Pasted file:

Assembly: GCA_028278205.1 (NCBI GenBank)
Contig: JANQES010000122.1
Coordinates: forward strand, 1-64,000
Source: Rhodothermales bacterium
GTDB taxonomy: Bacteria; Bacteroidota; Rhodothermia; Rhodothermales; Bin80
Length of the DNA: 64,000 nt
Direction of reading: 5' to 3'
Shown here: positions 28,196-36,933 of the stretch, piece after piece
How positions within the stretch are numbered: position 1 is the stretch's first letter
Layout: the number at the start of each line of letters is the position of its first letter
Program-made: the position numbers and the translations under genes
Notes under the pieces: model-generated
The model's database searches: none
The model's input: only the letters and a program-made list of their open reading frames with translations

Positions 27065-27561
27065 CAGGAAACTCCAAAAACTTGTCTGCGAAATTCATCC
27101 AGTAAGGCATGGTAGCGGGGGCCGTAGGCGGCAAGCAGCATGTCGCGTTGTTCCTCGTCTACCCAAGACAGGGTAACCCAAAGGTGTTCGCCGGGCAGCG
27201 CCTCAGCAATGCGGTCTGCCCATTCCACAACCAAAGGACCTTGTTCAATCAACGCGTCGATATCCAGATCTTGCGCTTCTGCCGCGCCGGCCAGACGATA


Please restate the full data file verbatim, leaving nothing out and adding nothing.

Assembly: GCA_028278205.1 (NCBI GenBank)
Contig: JANQES010000122.1
Coordinates: forward strand, 1-64,000
Source: Rhodothermales bacterium
GTDB taxonomy: Bacteria; Bacteroidota; Rhodothermia; Rhodothermales; Bin80
Length of the DNA: 64,000 nt
Direction of reading: 5' to 3'
Shown here: positions 28,196-36,933 of the stretch, piece after piece
How positions within the stretch are numbered: position 1 is the stretch's first letter
Layout: the number at the start of each line of letters is the position of its first letter
Program-made: the position numbers and the translations under genes
Notes under the pieces: model-generated
The model's database searches: none
The model's input: only the letters and a program-made list of their open reading frames with translations

Positions 27065-27561
27065 CAGGAAACTCCAAAAACTTGTCTGCGAAATTCATCC
27101 AGTAAGGCATGGTAGCGGGGGCCGTAGGCGGCAAGCAGCATGTCGCGTTGTTCCTCGTCTACCCAAGACAGGGTAACCCAAAGGTGTTCGCCGGGCAGCG
27201 CCTCAGCAATGCGGTCTGCCCATTCCACAACCAAAGGACCTTGTTCAATCAACGCGTCGATATCCAGATCTTGCGCTTCTGCCGCGCCGGCCAGACGATA